“Blocks planned on an east/west axis contain through flats so that each of the tenants have a southern outlook for their living rooms while some of the bedrooms face north; where such blocks occur on the southern perimeter of the scheme flats have been planned so that tenants, if they prefer, can have living rooms facing northwards over the gardens.”
Chamberlin, Powell & Bon, Architects “Barbican Redevelopment” April 1959
The overriding factor for internal design was achieving maximum sunshine for living areas. Terraces ‘on an east/west axis’ means blocks like Defoe, Speed, Thomas More and Andrewes Houses, where the length of the terrace is on an east to west line. Since the terraces have windows along the long sides, these windows are necessarily facing north or south. As between north and south, most of a day’s sunlight will fall on the south side of the block. So it would have been unfair to have some flats facing only south, and hogging all the sunlight, and some flats facing only north, where it would be like living on the far side of the Moon. You can tell the difference by comparing window box growth – luxuriant on the south face of these blocks, sad and sparse on the north side. So most of the flats in east-west terraces are ‘front-to-back flats’, usually extending 18.3 meters from one side of the building to the other, with the living rooms and studios facing south, and the bedrooms facing north.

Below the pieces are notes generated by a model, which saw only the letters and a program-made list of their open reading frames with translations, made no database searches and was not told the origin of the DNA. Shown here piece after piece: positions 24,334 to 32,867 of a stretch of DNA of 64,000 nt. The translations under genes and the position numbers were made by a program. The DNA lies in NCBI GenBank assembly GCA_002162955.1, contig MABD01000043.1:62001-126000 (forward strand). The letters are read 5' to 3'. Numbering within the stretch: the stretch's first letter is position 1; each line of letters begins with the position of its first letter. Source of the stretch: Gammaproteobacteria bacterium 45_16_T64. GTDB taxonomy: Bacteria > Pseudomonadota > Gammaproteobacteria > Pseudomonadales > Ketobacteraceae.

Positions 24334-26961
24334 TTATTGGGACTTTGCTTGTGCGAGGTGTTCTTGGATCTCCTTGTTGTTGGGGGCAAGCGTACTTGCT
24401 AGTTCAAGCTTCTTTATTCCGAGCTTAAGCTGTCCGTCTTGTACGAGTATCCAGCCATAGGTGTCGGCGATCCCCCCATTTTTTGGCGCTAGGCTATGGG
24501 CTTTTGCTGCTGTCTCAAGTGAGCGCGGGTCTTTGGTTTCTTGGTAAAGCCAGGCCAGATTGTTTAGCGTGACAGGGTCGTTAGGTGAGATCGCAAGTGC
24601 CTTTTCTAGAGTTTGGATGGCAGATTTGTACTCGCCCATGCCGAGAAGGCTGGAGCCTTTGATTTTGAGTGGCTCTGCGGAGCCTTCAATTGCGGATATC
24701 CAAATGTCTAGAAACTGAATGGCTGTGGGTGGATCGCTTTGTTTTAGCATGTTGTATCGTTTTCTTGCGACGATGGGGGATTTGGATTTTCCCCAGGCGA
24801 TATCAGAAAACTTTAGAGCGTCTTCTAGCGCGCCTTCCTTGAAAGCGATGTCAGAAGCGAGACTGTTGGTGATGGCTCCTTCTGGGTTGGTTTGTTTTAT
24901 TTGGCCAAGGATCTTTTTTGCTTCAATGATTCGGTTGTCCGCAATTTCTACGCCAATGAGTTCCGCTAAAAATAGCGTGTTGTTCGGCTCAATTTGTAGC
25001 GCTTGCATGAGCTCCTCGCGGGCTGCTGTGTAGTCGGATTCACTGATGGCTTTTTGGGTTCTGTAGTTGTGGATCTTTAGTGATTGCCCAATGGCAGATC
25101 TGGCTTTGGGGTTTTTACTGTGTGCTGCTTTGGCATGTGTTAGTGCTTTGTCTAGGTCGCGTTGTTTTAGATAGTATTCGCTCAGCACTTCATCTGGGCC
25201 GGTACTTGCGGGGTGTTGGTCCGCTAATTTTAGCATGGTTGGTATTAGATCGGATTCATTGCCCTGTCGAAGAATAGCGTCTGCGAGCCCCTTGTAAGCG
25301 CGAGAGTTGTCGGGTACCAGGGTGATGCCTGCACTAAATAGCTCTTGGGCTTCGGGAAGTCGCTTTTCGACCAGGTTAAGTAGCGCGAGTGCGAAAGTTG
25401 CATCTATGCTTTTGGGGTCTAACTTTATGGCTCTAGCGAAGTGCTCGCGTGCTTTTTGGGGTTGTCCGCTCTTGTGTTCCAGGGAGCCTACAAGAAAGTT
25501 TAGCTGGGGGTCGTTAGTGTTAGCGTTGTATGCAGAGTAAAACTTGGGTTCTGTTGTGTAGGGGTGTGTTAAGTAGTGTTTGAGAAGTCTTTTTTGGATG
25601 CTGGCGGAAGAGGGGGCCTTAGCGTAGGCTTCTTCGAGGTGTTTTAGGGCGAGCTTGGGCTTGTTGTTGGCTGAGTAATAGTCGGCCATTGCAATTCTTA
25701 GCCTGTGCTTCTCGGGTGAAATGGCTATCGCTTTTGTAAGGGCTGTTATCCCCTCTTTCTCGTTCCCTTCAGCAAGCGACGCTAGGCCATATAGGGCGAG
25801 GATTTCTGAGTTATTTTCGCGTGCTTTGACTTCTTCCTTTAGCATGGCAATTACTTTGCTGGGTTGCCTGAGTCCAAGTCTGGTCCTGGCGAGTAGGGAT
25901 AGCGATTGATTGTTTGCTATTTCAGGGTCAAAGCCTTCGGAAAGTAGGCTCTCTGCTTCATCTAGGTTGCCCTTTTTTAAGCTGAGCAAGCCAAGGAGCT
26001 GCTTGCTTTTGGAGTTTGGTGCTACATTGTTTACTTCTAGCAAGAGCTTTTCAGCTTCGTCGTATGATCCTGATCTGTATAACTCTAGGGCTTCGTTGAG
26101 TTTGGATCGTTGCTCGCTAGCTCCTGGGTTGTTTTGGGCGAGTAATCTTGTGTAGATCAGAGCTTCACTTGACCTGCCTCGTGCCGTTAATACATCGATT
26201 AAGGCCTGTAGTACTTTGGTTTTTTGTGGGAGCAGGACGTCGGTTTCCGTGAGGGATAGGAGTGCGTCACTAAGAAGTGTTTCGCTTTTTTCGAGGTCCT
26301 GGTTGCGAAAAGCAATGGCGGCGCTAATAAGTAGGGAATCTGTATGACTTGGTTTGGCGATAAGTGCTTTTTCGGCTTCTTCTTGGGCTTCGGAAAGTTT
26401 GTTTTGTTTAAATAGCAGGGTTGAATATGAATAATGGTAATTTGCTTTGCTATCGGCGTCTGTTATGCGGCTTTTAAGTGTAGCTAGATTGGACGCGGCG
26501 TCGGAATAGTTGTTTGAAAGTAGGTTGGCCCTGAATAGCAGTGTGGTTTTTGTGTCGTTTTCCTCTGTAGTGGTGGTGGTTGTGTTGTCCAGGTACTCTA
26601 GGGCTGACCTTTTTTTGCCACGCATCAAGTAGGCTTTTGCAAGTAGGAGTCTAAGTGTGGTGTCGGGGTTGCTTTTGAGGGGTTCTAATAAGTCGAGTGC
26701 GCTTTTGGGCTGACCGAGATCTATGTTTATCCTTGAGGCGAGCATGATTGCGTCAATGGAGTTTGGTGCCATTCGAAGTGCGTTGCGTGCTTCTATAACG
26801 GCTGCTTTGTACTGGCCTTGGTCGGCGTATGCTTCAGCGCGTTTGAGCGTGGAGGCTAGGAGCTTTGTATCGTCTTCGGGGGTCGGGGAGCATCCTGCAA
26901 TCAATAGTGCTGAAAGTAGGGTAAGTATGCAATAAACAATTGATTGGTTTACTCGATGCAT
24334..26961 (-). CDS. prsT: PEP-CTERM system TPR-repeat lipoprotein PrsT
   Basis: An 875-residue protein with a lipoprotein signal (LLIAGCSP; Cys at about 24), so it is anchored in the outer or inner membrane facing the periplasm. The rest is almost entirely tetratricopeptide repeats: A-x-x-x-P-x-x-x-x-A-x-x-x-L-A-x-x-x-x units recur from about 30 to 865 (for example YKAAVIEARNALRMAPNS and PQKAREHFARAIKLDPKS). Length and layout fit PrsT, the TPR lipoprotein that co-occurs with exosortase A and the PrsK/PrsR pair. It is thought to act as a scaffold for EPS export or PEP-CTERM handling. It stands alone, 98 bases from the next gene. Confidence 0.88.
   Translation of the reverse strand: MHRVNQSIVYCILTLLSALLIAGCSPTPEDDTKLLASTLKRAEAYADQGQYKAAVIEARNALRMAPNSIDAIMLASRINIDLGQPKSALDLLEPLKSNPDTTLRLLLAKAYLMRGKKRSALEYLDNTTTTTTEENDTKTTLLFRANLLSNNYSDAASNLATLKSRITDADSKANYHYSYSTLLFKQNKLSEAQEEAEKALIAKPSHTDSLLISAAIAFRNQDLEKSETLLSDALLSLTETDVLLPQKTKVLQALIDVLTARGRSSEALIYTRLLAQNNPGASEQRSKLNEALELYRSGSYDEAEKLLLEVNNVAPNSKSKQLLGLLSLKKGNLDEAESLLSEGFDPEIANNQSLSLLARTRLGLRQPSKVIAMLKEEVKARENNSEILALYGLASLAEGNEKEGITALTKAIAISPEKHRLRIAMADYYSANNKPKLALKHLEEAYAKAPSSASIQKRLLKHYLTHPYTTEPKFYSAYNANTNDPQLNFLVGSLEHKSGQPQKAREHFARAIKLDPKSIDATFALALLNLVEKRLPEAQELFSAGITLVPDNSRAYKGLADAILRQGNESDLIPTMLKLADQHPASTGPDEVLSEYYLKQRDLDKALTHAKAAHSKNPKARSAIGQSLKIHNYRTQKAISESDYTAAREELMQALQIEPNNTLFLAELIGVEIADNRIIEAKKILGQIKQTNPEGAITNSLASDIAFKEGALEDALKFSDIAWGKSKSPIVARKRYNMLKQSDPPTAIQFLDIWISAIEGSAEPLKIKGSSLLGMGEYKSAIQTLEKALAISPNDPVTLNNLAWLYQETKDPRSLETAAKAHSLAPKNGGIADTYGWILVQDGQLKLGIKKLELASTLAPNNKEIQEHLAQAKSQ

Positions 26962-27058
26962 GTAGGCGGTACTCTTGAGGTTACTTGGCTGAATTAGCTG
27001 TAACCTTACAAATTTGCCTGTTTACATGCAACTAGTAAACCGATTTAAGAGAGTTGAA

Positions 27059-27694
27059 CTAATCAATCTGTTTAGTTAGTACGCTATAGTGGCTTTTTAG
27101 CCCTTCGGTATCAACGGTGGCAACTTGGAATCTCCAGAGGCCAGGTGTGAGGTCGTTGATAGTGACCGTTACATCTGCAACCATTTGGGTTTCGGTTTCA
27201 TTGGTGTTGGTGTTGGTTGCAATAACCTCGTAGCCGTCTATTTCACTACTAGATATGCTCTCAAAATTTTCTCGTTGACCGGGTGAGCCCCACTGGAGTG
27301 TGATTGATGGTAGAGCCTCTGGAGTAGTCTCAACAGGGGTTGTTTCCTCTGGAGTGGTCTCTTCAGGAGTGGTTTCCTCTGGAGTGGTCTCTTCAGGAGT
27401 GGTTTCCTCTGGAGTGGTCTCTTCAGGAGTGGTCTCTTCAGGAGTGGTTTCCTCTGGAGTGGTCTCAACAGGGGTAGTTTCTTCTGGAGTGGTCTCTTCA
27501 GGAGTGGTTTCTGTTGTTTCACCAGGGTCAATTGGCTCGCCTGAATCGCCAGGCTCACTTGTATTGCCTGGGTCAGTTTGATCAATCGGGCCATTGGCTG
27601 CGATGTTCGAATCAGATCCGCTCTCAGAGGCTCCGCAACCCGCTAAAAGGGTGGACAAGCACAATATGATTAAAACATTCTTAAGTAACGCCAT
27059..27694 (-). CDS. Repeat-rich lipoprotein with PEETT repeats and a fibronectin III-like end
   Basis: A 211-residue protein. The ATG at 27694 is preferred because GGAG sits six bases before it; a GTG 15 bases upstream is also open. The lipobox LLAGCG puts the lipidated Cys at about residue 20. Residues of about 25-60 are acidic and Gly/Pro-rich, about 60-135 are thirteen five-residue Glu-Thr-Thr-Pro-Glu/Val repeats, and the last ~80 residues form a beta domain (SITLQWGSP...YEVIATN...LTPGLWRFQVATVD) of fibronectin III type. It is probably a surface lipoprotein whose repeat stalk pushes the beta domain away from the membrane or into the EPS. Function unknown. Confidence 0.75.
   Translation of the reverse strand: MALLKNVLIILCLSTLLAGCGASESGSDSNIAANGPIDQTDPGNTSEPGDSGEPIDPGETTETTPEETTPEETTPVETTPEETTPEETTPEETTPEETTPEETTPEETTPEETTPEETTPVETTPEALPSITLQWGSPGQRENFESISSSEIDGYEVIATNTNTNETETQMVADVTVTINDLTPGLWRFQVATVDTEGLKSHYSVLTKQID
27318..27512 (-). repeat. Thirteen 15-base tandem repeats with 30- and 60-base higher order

Most of the day’s sunshine falls on the south side, which is the living area, but some early morning sunshine falls on the north especially in the Summer. In fact, all year round my south-facing living room seems to be flooded with sunlight. I quite often have to pull down the blinds, even in the winter, to be able to sit comfortably at my desk near the window. Certainly in the summer, but even in the winter if I’m being particularly lazy, I can be woken up by the sunshine coming into my bedroom windows on the north side, although a bit of that is probably reflected off Shakespeare Tower.
Upper storeys of east-west terraces contain 2-room studio flats with vaulted roofs. A section in the centre of the vault is cut out to provide clerestory lighting in the centre of the flat.
Since each flat on each floor runs front to back, stairs and lifts have to be fitted into a space between each set of flats. So, in an east-west terrace each segment of the terrace has its own lift and staircase which serve two facing flats per floor. This design means that lift maintenance costs are greater per flat in east-west terraces than in north-south terraces because flats in north-south terraces flats face one way or the other (east or west), rather than going right through the block, and they have central corridors for access, so they only need lifts at each end of the block.